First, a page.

So can your potential readers.
So we have to remind ourselves that we’re not in the business of selling in this way: we are communicating. Knowing what we want to say and to whom we want to say it are key prerequisites; now we have to figure out how to say it in such a way that it actually communicates and doesn’t fall flat like the huge majority of marketing messages done the ‘modern’ way.
This involves a perhaps deeper understanding of what you are doing as a fiction writer than you may have considered before.
What you’re aiming for is to place the reader in a particular and peculiar state: the semi-trance that we call ‘reading’. You want the reader to pick up your book and to become entranced by it, almost literally. That strange half-world in which the reader lives is a fascinating one: he or she is partially aware of the room or space around them, the sights and sounds and tactile sensations — but they have also ‘zoned out’ and entered a different world, a reality painted by the words of your story, sentence by sentence. It seems as though you are mildly hypnotising them, in fact. (What we’ll discover later is that it is actually the opposite of hypnotism.) If you can induce this ‘trance’, maintain it for the length of your story and then bring the reader out of it perhaps with a changed impression of the ‘real’ world around him or her, you are a ‘good author’.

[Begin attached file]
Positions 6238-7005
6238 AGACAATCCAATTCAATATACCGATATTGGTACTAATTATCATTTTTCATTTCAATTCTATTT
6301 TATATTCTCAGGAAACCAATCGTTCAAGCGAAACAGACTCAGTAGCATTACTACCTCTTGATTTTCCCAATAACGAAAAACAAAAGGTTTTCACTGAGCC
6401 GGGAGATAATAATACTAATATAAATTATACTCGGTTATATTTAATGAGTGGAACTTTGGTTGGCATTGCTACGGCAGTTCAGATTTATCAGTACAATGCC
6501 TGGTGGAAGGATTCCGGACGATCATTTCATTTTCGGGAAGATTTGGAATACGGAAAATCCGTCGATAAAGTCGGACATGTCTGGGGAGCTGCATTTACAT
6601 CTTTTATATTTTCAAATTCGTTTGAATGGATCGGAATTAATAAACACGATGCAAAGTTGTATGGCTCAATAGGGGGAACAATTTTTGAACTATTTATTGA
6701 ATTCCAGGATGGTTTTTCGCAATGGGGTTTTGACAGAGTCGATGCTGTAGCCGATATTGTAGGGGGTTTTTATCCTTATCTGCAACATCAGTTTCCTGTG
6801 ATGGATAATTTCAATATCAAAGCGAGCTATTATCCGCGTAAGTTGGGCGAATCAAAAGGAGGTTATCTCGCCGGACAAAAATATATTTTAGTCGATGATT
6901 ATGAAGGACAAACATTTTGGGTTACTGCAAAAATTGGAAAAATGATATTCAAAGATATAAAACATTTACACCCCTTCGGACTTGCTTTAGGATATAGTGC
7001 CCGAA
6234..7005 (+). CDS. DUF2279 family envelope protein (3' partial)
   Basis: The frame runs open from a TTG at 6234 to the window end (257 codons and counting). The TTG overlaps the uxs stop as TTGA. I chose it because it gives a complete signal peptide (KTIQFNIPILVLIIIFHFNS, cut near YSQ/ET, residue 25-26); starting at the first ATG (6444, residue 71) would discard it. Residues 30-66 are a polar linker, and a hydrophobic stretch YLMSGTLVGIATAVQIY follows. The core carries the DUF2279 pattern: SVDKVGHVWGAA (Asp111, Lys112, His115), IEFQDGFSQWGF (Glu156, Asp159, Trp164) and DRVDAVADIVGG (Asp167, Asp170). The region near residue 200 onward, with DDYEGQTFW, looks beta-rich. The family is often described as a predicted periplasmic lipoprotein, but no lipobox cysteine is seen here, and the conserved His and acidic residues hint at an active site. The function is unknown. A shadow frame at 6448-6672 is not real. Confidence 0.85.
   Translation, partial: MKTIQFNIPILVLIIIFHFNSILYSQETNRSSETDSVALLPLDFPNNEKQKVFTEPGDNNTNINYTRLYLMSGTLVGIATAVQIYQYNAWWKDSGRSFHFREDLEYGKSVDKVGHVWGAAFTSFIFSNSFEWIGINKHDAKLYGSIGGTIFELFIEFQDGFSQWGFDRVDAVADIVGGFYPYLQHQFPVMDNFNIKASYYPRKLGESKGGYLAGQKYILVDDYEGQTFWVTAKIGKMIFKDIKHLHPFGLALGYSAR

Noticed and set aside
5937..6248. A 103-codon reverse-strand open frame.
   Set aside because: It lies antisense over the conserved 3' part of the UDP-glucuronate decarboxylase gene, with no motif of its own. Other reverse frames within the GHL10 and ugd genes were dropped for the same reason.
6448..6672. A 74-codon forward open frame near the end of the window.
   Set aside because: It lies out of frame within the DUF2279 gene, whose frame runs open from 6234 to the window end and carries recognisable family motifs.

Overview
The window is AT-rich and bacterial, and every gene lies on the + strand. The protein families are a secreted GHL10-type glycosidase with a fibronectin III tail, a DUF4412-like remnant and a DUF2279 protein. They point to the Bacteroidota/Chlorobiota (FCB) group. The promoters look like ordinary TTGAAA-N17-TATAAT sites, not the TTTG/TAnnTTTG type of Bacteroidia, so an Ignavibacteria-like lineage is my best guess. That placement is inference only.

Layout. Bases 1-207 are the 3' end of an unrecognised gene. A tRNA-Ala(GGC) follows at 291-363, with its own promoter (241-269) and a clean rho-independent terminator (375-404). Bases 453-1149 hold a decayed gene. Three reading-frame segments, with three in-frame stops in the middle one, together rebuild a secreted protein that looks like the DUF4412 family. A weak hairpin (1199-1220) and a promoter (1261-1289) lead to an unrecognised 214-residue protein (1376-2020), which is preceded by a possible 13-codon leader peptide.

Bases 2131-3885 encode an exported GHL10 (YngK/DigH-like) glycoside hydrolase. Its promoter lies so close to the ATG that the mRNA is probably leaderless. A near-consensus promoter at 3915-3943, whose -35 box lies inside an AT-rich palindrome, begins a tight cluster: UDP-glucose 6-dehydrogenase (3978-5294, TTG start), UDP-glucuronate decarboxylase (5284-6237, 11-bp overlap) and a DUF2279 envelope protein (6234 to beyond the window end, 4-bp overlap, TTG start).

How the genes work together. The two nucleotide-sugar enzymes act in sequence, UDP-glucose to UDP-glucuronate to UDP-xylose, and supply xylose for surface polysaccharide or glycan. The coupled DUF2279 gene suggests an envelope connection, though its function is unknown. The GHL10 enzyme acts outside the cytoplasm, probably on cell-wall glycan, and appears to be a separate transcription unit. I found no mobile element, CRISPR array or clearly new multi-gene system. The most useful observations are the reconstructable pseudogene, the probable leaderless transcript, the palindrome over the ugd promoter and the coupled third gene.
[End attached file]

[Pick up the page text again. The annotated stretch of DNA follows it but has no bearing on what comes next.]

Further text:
What’s more, if you have been able to do those things, you have also effectively completed your communication: the story has emerged from your imagination, flowed onto the page, made it across space and time, been picked up by someone you’ve never met, and entered into their reality. What we call ‘writing’ and what we call ‘marketing’ have seamlessly worked together to communicate your original message.
We can further simplify this by defining in more detail the state into which you want your reader to ascend.
The ideal reader is one interested in the world being created around them by your words, and willing to continue to be guided by you.
If the words lose their interest, the trance is broken; if they lose the willingness to be controlled by you, the trance is broken.
So how do you do this?
First of all, you need to be able to absorb attention.
Secondly, you need to be able to bypass their connection to the world around them.
Thirdly, you need to stimulate their imagination.
If this sounds like hypnotism, consider this: absorbing someone’s attention and bypassing their connection to the world around them could also be a definition for waking someone up. And that’s what you’ll be learning how to do: wake up your ideal readers so that they listen to what you have to say and follow you.
Over the next few articles, you’re going to learn how to do this effectively and so be able to overcome the distracted nature of the audience you’ve named and win them over every time — not by treating them as machines, or push-button creatures, but by using the core principles of how life and the mind work.